As this blog as much as the many BILLY shelves in my living room stacked with DVDs and Blu-rays can confirm, these days my main media are probably film and TV. However, when I was young, and well into my 20s, I was very much a librophile first and foremost, which is also what determined much of my education and my early professional path. And while he wasn’t there when I got started on a lifelong love of books pretty much as soon as I learned how to read, Stephen King was probably the first writer I obsessed over.
I don’t know when I last read one of King’s novels, but it’s definitely been at least ten years. I don’t much feel the need to return to his world, to visit our old haunts in Castle Rock and Derry. Although it may sound arrogant or pretentious, I’d say I’ve outgrown him – but, and perhaps more importantly, I’d also say that I grew up as a reader in the company of Stephen King.
I like Mike Mignola’s Hellboy – both the comic and the character. I like the audacity of having a character called “Hellboy”, because most people wouldn’t dare… They’d be afraid of looking silly. Mignola doesn’t seem to be afraid of that. In fact, he embraces the silliness that is in the concept, and he turns it into an asset – by making Hellboy a fascinatingly human character. One that struggles with the knowledge that he’s the key to the Apocalypse, but by and large Hellboy is more concerned with things like pancakes.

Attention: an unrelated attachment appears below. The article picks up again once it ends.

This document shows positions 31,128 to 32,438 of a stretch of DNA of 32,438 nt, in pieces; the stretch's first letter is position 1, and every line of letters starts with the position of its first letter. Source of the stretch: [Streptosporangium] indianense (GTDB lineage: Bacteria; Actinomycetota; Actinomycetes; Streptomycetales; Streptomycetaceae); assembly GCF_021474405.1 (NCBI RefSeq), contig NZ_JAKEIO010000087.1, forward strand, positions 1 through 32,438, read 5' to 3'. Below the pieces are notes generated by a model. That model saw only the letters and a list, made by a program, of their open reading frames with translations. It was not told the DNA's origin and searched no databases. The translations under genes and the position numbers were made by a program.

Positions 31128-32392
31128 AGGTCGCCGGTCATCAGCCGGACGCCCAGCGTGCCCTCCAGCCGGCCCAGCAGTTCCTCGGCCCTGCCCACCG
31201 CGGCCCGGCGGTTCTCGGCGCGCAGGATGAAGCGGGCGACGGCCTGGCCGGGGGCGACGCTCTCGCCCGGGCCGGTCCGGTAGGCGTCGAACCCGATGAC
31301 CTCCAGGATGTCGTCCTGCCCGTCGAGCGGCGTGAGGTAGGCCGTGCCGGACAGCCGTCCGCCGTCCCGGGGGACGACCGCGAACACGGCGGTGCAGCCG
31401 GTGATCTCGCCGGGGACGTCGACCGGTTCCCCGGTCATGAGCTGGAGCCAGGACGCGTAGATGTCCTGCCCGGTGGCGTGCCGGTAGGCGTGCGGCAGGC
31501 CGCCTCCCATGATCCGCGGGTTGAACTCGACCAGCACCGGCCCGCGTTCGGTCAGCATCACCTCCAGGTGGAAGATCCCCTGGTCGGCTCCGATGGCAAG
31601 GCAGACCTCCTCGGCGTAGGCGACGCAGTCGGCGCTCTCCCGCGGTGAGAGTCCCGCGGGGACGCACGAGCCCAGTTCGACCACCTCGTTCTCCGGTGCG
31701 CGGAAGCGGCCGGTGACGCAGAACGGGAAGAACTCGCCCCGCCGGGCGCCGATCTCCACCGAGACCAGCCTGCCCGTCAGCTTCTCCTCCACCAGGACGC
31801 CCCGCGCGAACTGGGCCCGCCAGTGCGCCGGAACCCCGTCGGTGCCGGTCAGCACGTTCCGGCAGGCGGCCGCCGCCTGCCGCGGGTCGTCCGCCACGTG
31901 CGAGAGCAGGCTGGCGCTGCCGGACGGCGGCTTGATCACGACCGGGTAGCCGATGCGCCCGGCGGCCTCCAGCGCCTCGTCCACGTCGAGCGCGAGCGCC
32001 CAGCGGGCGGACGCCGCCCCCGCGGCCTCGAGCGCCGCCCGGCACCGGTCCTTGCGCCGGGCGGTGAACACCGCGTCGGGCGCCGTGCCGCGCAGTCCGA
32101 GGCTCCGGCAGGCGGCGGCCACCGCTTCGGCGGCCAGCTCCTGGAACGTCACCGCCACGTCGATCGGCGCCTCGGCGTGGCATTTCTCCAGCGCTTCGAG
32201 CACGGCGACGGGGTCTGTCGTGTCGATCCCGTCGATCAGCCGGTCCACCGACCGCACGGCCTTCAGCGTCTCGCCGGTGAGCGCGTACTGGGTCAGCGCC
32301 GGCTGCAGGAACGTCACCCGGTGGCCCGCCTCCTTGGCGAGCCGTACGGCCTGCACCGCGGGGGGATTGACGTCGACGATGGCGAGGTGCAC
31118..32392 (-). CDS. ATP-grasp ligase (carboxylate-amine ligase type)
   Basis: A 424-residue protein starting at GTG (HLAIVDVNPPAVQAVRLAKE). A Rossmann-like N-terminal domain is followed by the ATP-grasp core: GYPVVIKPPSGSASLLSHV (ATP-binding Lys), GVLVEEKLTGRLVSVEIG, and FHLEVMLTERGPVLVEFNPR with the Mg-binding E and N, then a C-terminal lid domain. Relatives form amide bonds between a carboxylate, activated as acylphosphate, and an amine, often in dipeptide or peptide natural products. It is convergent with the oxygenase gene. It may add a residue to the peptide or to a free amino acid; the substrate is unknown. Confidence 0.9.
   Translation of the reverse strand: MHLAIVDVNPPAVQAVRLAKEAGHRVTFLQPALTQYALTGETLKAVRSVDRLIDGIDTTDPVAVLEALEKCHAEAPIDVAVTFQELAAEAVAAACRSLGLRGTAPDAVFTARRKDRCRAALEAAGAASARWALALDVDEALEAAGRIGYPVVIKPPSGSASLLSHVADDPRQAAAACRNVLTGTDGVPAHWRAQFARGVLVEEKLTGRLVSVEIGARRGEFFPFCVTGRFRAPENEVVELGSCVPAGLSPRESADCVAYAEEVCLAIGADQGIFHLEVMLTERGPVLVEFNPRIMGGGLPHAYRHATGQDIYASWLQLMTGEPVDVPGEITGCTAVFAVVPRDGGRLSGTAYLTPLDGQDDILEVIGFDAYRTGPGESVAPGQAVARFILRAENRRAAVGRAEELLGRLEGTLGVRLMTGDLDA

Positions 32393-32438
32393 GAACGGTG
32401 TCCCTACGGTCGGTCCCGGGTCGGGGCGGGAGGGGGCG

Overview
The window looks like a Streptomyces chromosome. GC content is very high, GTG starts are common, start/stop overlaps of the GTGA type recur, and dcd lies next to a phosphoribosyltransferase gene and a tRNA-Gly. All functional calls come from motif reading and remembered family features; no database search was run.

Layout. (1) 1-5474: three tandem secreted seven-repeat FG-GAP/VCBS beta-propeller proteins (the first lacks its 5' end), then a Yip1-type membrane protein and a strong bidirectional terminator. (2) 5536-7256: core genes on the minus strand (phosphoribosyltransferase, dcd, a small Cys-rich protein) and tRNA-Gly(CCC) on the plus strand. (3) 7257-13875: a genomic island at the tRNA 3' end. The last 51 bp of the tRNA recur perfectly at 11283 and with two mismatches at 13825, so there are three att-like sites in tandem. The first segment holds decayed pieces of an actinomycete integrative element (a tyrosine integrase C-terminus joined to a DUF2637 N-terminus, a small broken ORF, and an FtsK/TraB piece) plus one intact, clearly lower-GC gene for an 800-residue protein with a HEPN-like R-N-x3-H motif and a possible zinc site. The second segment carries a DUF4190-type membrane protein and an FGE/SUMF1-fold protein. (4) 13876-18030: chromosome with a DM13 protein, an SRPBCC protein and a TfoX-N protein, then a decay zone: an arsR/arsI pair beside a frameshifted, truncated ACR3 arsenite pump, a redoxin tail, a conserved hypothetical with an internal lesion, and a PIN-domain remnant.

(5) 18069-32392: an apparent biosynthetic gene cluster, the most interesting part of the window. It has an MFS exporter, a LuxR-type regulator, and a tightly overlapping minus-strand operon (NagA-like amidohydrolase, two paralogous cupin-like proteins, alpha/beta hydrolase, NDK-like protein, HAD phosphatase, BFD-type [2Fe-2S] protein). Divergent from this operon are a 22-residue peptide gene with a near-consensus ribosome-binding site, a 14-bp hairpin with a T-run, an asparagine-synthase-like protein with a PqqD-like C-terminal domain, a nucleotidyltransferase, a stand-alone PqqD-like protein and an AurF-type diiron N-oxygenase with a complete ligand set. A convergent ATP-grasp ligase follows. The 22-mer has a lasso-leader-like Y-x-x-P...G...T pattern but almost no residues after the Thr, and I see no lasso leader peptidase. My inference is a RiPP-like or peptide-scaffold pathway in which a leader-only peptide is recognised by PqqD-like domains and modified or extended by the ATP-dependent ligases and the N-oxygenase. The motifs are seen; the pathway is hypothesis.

Mignola loves his mythology, folklore and the supernatural – but he’s not infatuated with it, to the point where he can laugh about it. To Hellboy, agent of the Bureau for Paranormal Research and Defense, the supernatural is mainly an annoyance: daemons with ancient grudges, monstrous creatures, insane immortal monks and hags in huts on chicken legs are all in a day’s work for the guy, and one gets the feeling that he’d rather sit down and have a beer with most of the goblins and ghouls he encounters… but no, they choose to misbehave, so it’s clobberin’ time. Because if you sit around twiddling your thumbs, before you know it, some wolf decides it’s about time to gobble down the moon, and all that jazz.
Yesterday I got the latest Hellboy collection, The Troll Witch and other stories. It’s entertaining, but like all of the short story collections it lacks the punch of a sustained narrative. It doesn’t show us any new sides of the big red guy with the filed-down horns. Instead, it sometimes feels a bit like an indulgence by Mignola. It’s like he’s recently read about this cool character from Malay folklore, so he does a little vignette: Hellboy meets (and fights) the Penanggalan. However, even if the story was just about Hellboy sitting around, reading the funny pages and watching TV, I’d read it – because I’ve fallen in love with Mignola’s expressionistic, woodcut-like drawings. They may take some getting used to, but I find they add both to the humour and to the ominous and eerie elements. But enough talk – more pamcakes!